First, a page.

An additional challenge Ali made to the law was whether Congress even had the power to extend the jurisdiction of the UCMJ to civilian contractors. In order for the action of Congress to be constitutional, civilian contractors would have to be considered to be military personnel for the duration of the contingency operations. The CAAF decided that this reasoning did not hold water under their analysis. Citing to Article 1, Section 8, Clause 14 of the Constitution, the CAAF said that Congress had the power to make the rules that govern land and naval forces, but that contractors did not fall into this category. (73) "In this case we find the Government's argument ... that Ali was a member of the "land and naval Forces" unpersuasive." (74) But the CAAF went on to say that although contractors are not part of "land and naval forces," Congress could constitutionally expand the reach of the UCMJ in the context of war. The court found that Congress' war powers are expansive and can be used to give authority and justify a decision to try civilians who are assisting the military in the theater of war.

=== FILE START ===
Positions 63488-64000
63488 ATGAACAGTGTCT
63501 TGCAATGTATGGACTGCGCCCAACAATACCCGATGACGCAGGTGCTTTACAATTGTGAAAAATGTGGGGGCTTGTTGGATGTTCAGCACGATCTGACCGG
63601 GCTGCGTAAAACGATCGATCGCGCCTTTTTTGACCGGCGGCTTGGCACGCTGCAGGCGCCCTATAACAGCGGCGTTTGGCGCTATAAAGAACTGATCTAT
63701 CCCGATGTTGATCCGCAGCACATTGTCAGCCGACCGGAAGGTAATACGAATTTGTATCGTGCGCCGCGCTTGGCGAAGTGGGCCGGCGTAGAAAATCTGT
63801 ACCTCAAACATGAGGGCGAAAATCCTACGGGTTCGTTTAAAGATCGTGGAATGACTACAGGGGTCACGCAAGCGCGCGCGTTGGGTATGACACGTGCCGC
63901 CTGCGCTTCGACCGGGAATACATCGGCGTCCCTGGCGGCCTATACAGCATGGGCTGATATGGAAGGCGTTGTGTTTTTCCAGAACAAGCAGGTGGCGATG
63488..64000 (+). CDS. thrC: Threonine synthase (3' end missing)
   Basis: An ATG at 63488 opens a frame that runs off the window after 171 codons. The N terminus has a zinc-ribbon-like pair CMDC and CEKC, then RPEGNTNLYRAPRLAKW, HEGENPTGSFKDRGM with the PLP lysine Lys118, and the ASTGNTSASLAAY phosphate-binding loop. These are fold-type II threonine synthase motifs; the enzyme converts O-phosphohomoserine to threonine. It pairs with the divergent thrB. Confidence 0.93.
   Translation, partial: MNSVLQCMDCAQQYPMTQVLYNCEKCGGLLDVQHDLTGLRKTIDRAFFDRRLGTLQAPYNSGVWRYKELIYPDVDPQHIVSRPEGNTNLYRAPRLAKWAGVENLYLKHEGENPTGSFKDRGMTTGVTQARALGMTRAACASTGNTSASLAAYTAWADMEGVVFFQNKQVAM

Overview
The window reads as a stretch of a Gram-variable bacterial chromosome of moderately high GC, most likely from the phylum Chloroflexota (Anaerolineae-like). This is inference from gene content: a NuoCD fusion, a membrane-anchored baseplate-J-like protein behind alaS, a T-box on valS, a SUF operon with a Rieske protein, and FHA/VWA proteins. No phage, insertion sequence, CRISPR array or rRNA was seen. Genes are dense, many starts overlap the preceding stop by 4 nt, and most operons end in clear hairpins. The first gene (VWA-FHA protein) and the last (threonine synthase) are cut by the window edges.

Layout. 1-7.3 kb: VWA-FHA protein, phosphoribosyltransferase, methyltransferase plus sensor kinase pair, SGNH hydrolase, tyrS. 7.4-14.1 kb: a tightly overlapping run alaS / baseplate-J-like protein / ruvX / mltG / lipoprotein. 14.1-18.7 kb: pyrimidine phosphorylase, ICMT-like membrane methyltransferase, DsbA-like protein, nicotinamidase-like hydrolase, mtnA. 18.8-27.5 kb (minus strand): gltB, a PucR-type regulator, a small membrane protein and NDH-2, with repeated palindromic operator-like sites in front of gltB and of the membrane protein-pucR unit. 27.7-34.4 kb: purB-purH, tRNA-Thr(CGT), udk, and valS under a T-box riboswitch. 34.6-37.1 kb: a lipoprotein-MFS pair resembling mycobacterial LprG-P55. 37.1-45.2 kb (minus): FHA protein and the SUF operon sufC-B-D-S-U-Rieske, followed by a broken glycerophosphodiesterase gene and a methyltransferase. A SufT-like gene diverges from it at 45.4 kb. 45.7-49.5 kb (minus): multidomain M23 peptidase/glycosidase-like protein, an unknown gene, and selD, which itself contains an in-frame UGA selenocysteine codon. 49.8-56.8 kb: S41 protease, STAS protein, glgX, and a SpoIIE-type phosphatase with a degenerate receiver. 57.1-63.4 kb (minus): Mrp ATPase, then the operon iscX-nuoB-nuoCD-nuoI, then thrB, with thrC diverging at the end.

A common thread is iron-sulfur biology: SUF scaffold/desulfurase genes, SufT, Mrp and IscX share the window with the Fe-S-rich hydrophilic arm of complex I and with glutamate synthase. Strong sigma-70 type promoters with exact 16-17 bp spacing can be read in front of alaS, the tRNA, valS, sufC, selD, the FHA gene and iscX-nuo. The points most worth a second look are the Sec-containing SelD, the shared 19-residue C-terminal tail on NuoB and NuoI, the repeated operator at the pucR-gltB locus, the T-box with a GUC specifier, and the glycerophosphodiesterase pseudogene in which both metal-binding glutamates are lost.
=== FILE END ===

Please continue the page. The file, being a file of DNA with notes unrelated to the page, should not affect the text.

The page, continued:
The case of Ali underscored several issues with the current status of the UCMJ including its concurrent existence with MEJA, and also left open questions of constitutionality and the reach of the statute. Furthermore, the case in itself illustrates the ineffectiveness of the change to the UCMJ, as it is the only prosecution of a civilian under the UCMJ to take place and was decided on very narrow grounds.


One of the glaring questions that came out of the CAAF opinion, specifically the concurring opinion from Judge Effron, was the use of the UCMJ when MEJA is an available route for prosecution. (75) In the Ali case MEJA was not available because Ali was a citizen of the host nation, if this were not the case, however, whether the accused was a foreign national or U.S. citizen, DOJ could technically investigate and prosecute in an Article III Court pursuant to MEJA. (76)